Reporting David Elfin
It was three years ago tonight that Washington sports fans received one of those unforgettably ugly shocks. Stephen Strasburg, the Nationals’ hard-throwing 22-year-old phenom who had struck out 14 in his debut two months earlier, threw his third pitch to the Phillies’ Domonic Brown in the fifth inning of a game in Philadelphia.
Strasburg tried to shake off the obvious pain in his $15 million right arm, but he was quickly joined on the mound by manager Jim Riggleman, pitching coach Steve McCatty, head trainer Lee Kuntz and several teammates. The rookie had a two-hitter going and wanted to stay in the game, but Riggleman wasn’t going to risk the face of the franchise, especially since he was making just his third start since being placed on the disabled list with inflammation in his pitching shoulder.
Riggleman was smart. Strasburg, the No. 1 overall pick in the 2009 draft, had torn a ligament in his right elbow. Tommy John surgery would be necessary meaning that Strasburg was likely out for a year.
“It’s a new challenge,” Strasburg said before his Sept. 3 surgery. “I want to be the best at everything, and right now I want to be the best at rehabbing and getting back out here.”
To that point in his brief 12-start career, Strasburg was 5-3 with a 2.91 earned run average and a superb 92-17 strikeout/walk ratio.
A year and three days removed from the operating table and after six rehab starts in the minors, Strasburg returned on Sept. 6, 2011 against Los Angeles. He held the visiting Dodgers scoreless in five innings, allowing just two hits and walking no one while striking out four.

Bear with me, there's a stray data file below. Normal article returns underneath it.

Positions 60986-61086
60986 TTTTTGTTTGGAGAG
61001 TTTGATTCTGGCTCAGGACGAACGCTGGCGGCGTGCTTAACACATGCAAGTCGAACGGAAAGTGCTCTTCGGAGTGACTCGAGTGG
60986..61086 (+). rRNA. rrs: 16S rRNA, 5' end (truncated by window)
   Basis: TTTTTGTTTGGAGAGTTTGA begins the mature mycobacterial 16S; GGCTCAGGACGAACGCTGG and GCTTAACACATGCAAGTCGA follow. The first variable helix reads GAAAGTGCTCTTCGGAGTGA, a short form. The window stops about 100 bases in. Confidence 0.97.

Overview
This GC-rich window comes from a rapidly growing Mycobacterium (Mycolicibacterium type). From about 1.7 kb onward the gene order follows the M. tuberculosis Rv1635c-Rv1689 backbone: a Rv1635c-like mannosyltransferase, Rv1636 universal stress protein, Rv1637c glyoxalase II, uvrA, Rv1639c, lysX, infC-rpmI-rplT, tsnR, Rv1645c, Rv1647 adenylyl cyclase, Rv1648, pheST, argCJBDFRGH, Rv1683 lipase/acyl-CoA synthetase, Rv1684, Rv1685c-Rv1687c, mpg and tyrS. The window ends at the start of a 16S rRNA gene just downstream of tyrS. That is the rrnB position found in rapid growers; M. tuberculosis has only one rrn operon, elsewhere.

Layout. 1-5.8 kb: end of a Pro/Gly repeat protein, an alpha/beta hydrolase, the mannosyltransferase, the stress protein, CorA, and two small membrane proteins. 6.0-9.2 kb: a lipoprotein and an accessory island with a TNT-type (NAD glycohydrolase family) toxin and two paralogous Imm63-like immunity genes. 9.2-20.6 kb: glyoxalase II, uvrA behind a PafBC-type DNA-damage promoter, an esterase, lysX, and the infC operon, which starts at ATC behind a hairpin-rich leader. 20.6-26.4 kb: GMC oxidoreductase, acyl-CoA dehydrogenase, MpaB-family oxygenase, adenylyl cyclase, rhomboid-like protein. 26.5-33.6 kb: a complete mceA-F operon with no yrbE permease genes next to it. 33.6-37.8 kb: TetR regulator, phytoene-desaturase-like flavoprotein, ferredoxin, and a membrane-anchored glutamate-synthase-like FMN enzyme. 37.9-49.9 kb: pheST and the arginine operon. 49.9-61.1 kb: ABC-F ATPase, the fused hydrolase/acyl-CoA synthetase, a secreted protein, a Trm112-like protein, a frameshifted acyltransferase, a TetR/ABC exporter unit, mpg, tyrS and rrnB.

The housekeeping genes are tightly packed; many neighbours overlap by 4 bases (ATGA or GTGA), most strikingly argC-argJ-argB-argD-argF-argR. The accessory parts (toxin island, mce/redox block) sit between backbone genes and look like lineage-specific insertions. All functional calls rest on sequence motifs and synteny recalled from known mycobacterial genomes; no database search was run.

“It’s a big milestone I’ve accomplished,” Strasburg said. “Ever since I went under the knife, my goal [was] to be back pitching in the big leagues in 2011. I was able to do that. Now it’s all about getting stronger, staying healthy and being better than ever for 2012.”
That is indeed what happened. Strasburg was chosen for the National League All-Star team when he had a 9-3 record and a 2.81 ERA while his average fastball velocity of 96.1 miles per hour was baseball’s fastest.
“It’s amazing to think where I was a year ago,” Strasburg said. “It’s great to see that all the hard work has all paid off.”
Strasburg wound up 15-6 with a 3.16 ERA as Washington rose seemingly overnight from seemingly permanent also-ran to win the NL East with a major league-best 98 victories.
This season hasn’t been as fun although he finally pitched his first complete game and shutout in his 56th career start last week prior to getting tossed in the second inning last Saturday night after throwing two pitches behind Atlanta’s Andrelton Simmons as Washington tried to end a seven-game losing streak to its National League East archrivals. Strasburg isn’t striking out batters as often, but he has become a more well-rounded pitcher, getting more groundball outs and posting a 2.93 ERA. However, he hasn’t received much run support and so is just 6-9 for the Nats, who have been one of baseball’s biggest disappointments.
Still, in his 57 starts since his elbow was repaired, Strasburg is 22-16 with a 2.93 ERA and a 375-95 strikeout/walk ratio. And that scary moment from three years ago tonight at Citizens Bank Park is just a memory thanks to the wonders of 21st century surgery and the persistence of the right hander from San Diego.
David Elfin began writing about sports when he was a junior at Bethesda-Chevy Chase High School. He is Washington’s representative on the Pro Football Hall of Fame selection committee and the author of seven books, most recently, “Washington Redskins: The Complete Illustrated History.” A pre-game regular on 106.7-The Fan the last three Redskins seasons, he has been its columnist since March 2011.